Zeroing in on Sales Incentives

The new iPlus sales reporting system will give Marketing the data it needs to create incentive programs that'll help move the metal

August 28, 2018

Capturing the Moment -- Our business hinges on the moment a customer buys one of our vehicles. The new iPlus reporting system will do a far better job of capturing the full impact of each of these transactions in near real time, thus generating the data Marketing needs to craft effective and efficient sales incentive programs. 

It’s often said that nothing really happens in our business until we sell a vehicle. But for Tom Fournier, what happens next is almost as important.
Fournier heads a team on a mission to replace a dealer sales and incentive reporting system that’s more than 30 years old and no longer serves TMNA or its dealers well.
“These disaggregated systems don’t generate the information we need to make good decisions about what sales incentives to use and when,” says Fournier, a senior manager in Marketing. “It also slows the process to get dealers paid. A complete overhaul has been long overdue.”
Work on this state-of-the-art solution, called iPlus, began more than three years ago. It’s currently being tested at one Toyota dealership. If all continues to go well, Fournier said a more broad-based pilot program will kick off at the start of 2019. Full deployment to TMNA’s Toyota Regions and Lexus Areas would then follow in the new fiscal year.

When Sales and Finance Align
Fournier says the key breakthrough was finding a way to align the dealer’s reporting of a sale, referred to as a Retail Delivery Record (RDR), with its associated Toyota Financial Services (TFS) financing contract. Often, the latter is tied to a sales incentive, such as a special interest rate, a leasing offer or cash back. Currently, the sale and the financing are reported separately, potentially creating all kinds of headaches for the parties involved.
For example, a dealer might report the TFS contract as it happens but, for various reasons, hold off on submitting the RDR until the end of the week or even the end of the month. That can mislead team members responsible for creating and deploying incentive programs that aim to help Toyota hit its sales objectives each month.
“Sometimes we get to the middle of the month and it looks like we’re behind on our sales plan,” says Fournier. “Because we are trailing our sales plan, we might introduce some mid-month enhancements. Then, when all the sales reporting comes in at the end of the month, it turns out we were actually right on track. We didn’t really need to do anything and we unnecessarily spent extra incentive money. The new system will give us better and more timely information so we can make better decisions.”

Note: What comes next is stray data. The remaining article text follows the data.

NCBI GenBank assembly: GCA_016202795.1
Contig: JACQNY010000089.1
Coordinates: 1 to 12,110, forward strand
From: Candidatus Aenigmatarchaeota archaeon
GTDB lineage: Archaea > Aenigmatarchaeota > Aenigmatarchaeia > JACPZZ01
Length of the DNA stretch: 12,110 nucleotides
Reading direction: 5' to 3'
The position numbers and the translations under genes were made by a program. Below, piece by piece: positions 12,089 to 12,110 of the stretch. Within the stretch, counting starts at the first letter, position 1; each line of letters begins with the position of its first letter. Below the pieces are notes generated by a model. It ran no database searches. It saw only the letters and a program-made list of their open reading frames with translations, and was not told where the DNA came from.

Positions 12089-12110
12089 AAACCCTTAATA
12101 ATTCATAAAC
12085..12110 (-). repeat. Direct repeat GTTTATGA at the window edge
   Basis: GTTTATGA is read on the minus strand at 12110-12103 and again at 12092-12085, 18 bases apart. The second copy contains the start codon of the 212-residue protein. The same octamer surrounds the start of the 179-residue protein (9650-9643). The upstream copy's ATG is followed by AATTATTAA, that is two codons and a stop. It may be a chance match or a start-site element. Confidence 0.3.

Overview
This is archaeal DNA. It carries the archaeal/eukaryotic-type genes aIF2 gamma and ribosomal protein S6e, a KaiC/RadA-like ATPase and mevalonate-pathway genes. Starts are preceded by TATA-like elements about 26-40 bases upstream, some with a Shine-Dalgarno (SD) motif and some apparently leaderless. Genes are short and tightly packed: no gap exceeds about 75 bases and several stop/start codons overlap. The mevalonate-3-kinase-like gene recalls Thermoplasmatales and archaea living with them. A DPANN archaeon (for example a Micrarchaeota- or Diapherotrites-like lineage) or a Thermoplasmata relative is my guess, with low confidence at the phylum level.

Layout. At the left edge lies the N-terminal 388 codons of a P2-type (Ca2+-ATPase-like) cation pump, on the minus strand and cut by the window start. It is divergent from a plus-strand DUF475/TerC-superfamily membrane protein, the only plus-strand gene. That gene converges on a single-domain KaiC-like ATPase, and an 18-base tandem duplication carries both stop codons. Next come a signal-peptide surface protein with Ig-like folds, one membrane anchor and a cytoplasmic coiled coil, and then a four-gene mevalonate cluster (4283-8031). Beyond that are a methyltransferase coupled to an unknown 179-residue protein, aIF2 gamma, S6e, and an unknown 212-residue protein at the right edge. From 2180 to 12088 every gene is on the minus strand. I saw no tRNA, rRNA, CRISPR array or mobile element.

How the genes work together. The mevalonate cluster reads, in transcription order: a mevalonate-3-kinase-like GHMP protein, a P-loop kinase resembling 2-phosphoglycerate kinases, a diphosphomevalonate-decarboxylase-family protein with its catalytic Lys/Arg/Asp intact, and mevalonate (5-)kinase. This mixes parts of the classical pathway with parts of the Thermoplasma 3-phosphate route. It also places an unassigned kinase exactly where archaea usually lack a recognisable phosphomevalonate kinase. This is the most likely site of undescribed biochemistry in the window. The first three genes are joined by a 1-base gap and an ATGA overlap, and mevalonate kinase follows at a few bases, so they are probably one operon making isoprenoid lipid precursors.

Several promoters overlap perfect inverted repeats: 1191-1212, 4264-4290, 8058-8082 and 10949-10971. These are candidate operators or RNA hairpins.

Dealers and Customers Benefit, Too
The disconnect between the RDR and financing contract can also be problematic for dealers. For instance, with a cash-back incentive, TMNA typically pays dealers only 70 percent of the money due to them until the final numbers are verified and accounted for. That won’t be an issue with the new system, since all of the pertinent information will be interlinked and filed simultaneously
Also, iPlus’ will make it virtually impossible for dealers to apply a sales incentive incorrectly, such as zero percent interest on a 2018 Camry when it’s only available on 2017 models.
“Incentives can be very complicated and the old system allows dealers to easily make mistakes,” says Fournier. “There’s a process in place to resolve them. But it can take months to sort it all out. Some dealers have employees on staff whose full-time job is to chase down the money they are owed. iPlus will help prevent mistakes from happening in the first place and give our dealers a simple portal that will let them know what they have been paid and what they are still owed.”
Oh, and customers stand to gain, too. Rather than hold back their RDRs, dealers will be much more likely to report sales as they happen. That means their new-vehicle inventories, which customers can browse online via the dealerships’ websites, are much more likely to be up to date.
“In the long run, everyone is going to benefit from this new system,” says Fournier.
By Dan Miller

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